The Role of Care in Contemporary Capital.

The production of values and knowledge would be unimaginable without the reproduction of life as such. Obviously, a mother’s role goes far beyond basic biological reproduction; in fact, mothers define the production of subjectivity itself. Yet although their labor of love is so central, mothers have constantly been excluded from older conceptions of production, stigmatized as the performers of unpaid dirty work, incapable of sparking any social change whatsoever.

The recent emergence of movements like Global Women’s Strike, the Committee of Soldier’s Mothers in Russia, the Mothers of the Plaza De Mayo, and a number of other organizations show that mothers are consciously taking on their role as an important collective force, further adding to a fundamental reconsideration of the role of motherhood in society, production, and politics.

What does it mean to be a mother and to be an artist, poet or curator, a producer in an economy chiefly based on the circulation and exploitation of knowledge? Children generally keep their mothers from working; they even interfere with traditional jobs. How are mothers supposed to realize themselves socially and politically, if today’s economy demands that its participants be more and more efficient and flexible in terms of workplace, place of residence, profession, lifestyle and scheduling?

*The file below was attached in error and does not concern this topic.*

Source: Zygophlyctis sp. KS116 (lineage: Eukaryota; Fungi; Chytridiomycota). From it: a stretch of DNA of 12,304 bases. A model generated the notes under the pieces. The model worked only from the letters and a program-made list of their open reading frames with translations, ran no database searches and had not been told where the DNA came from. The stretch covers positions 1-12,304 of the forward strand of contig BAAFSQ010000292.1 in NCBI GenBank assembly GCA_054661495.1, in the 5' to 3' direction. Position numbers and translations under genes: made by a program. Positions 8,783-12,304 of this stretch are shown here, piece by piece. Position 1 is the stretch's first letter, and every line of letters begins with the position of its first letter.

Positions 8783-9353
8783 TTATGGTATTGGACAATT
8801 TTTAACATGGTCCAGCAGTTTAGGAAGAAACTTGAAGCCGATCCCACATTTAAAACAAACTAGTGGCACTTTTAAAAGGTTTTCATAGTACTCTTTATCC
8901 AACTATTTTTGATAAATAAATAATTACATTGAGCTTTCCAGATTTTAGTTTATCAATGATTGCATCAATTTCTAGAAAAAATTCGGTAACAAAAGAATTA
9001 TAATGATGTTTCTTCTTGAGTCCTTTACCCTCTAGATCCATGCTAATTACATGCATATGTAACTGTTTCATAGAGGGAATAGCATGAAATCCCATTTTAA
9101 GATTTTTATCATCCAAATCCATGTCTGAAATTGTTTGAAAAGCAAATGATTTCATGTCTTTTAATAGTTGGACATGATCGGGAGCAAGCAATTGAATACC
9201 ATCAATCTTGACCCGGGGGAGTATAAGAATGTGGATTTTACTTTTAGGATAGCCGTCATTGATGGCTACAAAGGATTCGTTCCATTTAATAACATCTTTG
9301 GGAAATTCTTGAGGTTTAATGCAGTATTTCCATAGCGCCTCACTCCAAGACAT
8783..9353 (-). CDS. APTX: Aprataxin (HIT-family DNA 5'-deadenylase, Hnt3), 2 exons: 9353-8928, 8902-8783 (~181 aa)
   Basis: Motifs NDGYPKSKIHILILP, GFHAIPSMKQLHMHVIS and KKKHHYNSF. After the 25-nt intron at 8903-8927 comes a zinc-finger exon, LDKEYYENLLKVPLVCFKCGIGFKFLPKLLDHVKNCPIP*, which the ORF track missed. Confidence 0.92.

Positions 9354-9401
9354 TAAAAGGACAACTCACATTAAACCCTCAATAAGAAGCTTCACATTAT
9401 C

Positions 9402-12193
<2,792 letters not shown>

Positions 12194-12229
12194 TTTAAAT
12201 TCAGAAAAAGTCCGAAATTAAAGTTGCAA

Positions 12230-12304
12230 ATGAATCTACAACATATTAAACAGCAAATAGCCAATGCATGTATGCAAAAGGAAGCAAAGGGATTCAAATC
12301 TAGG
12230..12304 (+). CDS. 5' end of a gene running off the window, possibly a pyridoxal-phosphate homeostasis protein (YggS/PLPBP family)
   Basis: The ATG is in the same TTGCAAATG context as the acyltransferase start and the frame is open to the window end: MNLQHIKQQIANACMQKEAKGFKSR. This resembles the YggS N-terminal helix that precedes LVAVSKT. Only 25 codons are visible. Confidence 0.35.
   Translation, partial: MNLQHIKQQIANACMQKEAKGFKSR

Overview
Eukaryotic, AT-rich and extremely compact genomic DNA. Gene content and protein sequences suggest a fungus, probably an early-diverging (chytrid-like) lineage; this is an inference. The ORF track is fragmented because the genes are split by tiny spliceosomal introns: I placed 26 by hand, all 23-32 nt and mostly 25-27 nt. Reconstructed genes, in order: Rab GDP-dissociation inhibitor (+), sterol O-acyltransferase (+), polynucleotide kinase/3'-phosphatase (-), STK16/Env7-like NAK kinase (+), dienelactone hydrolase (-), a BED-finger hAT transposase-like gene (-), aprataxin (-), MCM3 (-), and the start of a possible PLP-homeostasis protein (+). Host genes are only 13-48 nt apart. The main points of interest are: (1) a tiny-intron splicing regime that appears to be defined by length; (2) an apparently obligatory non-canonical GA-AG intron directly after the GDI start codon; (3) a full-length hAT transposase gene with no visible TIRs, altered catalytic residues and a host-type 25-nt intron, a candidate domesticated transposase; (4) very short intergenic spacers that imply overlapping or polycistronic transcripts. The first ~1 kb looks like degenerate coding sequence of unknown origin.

The everyday practice of a mother’s routines brings experiences that are fundamentally new: it entails new knowledge and new abilities that you would not have otherwise. Whenever these gains are applied to a mother’s social and professional activities, they decisively alter this activity’s meaning. Yet unfortunately, motherhood also demands stability. How can a mother overcome the resulting inertia? Which conditions must we all create to make it possible for a mother to act not only within the family but also beyond its bounds, in the broader nexus of social and political relationships?

Today, the goal is not simply to find a compromise between motherhood and job life, but to search for other possibilities of their creative interrelation. By imagining the solution of this conflict, we can find new paths for changing society at large.

In today’s post-Fordist world, traditional conceptions of family and work are falling apart; as the social net unravels, people progressively lose comfort and security, at least in their customary forms. The rate of this process may vary from place, but it is happening all over the world. Is it possible to take up of the challenge of these new conditions, in which the production of life itself is instituted through new forms of biopower? Can mothers revolutionize the labor and lifestyle of motherhood, if motherhood itself is conservative sui generis? Can motherhood become the counter-power capable of breaking the existing, “male” order of things?